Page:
Search - Scott Ainslie :: Terraplane

Terraplane
Scott Ainslie
Terraplane
Genres: Country, Blues, Folk, Pop, R&B
 
  •  Track Listings (16) - Disc #1


      
?

Larger Image
Listen to Samples

CD Details

All Artists: Scott Ainslie
Title: Terraplane
Members Wishing: 0
Total Copies: 0
Label: The Orchard
Original Release Date: 1/1/1999
Re-Release Date: 3/11/2000
Genres: Country, Blues, Folk, Pop, R&B
Styles: Classic Country, Traditional Folk
Number of Discs: 1
SwapaCD Credits: 1
UPC: 669910221921

Similar CDs


Similarly Requested CDs

 

CD Reviews

Master of the Delta Blues
Duffy Thompson | Trabuco Canyon, CA | 05/02/2000
(5 out of 5 stars)

"Scott Ainslie isn't all that well known but he should be. If you love the delta style blues you will wear this CD out. Playing in the style of one man, one insturment, Mr. Ainslie demonstrates a mastery of blues that will blow your socks off. He has a fantastic blues voice coupled with a technical and artististic mastery of the guitar. He does Robert Johnson better than Robert Johnson did. You absolutely won't be disappointed if you are a Bluesman."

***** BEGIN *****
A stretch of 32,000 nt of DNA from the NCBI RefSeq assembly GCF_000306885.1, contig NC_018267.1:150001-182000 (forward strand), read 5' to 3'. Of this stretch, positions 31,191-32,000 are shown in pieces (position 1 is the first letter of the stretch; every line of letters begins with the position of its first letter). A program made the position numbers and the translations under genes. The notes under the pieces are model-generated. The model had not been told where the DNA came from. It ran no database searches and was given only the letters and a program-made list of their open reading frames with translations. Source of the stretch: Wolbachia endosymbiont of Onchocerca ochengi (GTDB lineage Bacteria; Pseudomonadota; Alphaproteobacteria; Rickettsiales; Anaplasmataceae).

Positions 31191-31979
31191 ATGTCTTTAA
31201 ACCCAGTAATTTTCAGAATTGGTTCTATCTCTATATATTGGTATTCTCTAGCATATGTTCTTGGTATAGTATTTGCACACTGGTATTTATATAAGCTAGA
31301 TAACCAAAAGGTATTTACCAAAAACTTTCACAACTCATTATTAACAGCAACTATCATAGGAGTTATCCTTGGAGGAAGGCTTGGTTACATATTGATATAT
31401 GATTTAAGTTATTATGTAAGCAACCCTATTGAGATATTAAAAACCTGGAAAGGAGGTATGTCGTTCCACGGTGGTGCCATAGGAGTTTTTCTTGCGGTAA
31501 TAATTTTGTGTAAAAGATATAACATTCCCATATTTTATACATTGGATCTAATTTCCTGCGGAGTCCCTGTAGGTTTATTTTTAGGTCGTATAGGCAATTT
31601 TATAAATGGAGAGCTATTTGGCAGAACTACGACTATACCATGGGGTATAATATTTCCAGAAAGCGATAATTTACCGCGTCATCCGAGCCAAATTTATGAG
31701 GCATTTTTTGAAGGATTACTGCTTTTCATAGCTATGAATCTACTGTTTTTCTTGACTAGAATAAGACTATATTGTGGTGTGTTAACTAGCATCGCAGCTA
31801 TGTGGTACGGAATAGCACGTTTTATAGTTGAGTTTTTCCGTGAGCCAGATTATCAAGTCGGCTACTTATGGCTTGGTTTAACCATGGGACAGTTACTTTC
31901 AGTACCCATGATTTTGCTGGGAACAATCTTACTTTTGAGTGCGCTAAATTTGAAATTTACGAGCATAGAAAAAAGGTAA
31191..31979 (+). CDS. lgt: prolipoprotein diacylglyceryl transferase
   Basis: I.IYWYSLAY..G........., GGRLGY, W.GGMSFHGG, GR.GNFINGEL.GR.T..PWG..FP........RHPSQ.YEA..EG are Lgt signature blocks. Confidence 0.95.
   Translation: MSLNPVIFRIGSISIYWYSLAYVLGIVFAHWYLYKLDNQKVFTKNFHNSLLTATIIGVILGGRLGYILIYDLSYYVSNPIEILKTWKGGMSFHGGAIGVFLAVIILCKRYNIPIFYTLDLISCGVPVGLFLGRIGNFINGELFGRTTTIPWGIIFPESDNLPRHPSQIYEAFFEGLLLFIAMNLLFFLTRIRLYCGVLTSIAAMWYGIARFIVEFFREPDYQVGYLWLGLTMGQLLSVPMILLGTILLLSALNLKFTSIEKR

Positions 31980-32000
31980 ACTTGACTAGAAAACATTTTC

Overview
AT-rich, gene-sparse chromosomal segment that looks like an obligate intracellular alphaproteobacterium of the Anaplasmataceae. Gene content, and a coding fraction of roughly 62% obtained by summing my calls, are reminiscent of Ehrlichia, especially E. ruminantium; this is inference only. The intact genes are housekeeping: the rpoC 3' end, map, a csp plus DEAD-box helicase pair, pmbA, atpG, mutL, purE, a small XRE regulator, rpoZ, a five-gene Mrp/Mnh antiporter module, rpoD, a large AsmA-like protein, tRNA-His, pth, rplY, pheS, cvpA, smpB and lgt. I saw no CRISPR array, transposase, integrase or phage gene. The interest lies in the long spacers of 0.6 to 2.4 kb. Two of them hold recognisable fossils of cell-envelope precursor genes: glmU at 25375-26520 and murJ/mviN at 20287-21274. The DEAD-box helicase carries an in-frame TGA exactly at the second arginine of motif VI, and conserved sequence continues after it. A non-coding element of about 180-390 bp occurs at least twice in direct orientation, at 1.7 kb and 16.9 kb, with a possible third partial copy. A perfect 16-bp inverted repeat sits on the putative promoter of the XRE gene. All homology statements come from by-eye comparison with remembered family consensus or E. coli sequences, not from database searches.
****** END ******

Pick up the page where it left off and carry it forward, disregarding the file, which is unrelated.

NICE EFFORT!
deepbluereview | SACRAMENTO, CALIFORNIA USA | 05/19/2000
(4 out of 5 stars)

"Scott Ainslie is a blues historian, teacher and fine musician that has compiled 4 originals with 4 Robert Johnson tunes and a sprinkling of tunes written by Bukka White, Gary Davis and others. Ainslie performs solo on all numbers but two--"Change my Name" where he is accompanied by son Gabriel on percussion and "My baby walks on fire" where he is accompanied by Jazz/Blues guitarist Scott Sawyer. On the various tunes Ainslie plays his 1931 National, electric guitar and a one string "diddley bow". While Peter Green does a better interpretation of the Robert Johnson tunes on his "Robert Johnson Songbook" and "HotFoot Powder" CD's, the combination of materials on this Cd make this a well done delta blues album."
Nice, but...
Matthew Agnew | Christchurch, New Zealand | 01/01/2001
(3 out of 5 stars)

"While I can't fault Ainslie's playing (it's really good), the singing just sounds contrived. Not to sound racist, it just sounds weird to have a white voice trying so hard to emulate a black one. It just doesn't do it for me. If you want to hear these songs, listen to them as recorded by the original artist. The diddley-bow playing is interesting but only goes so far - there's just so much you can do with one string. My hat goes off to Mr Ainslie for trying this hard, but I'd rather hear an album of instrumentals or originals sung in his "natural" voice. "Terraplane" gets three stars due to his excellent guitar work."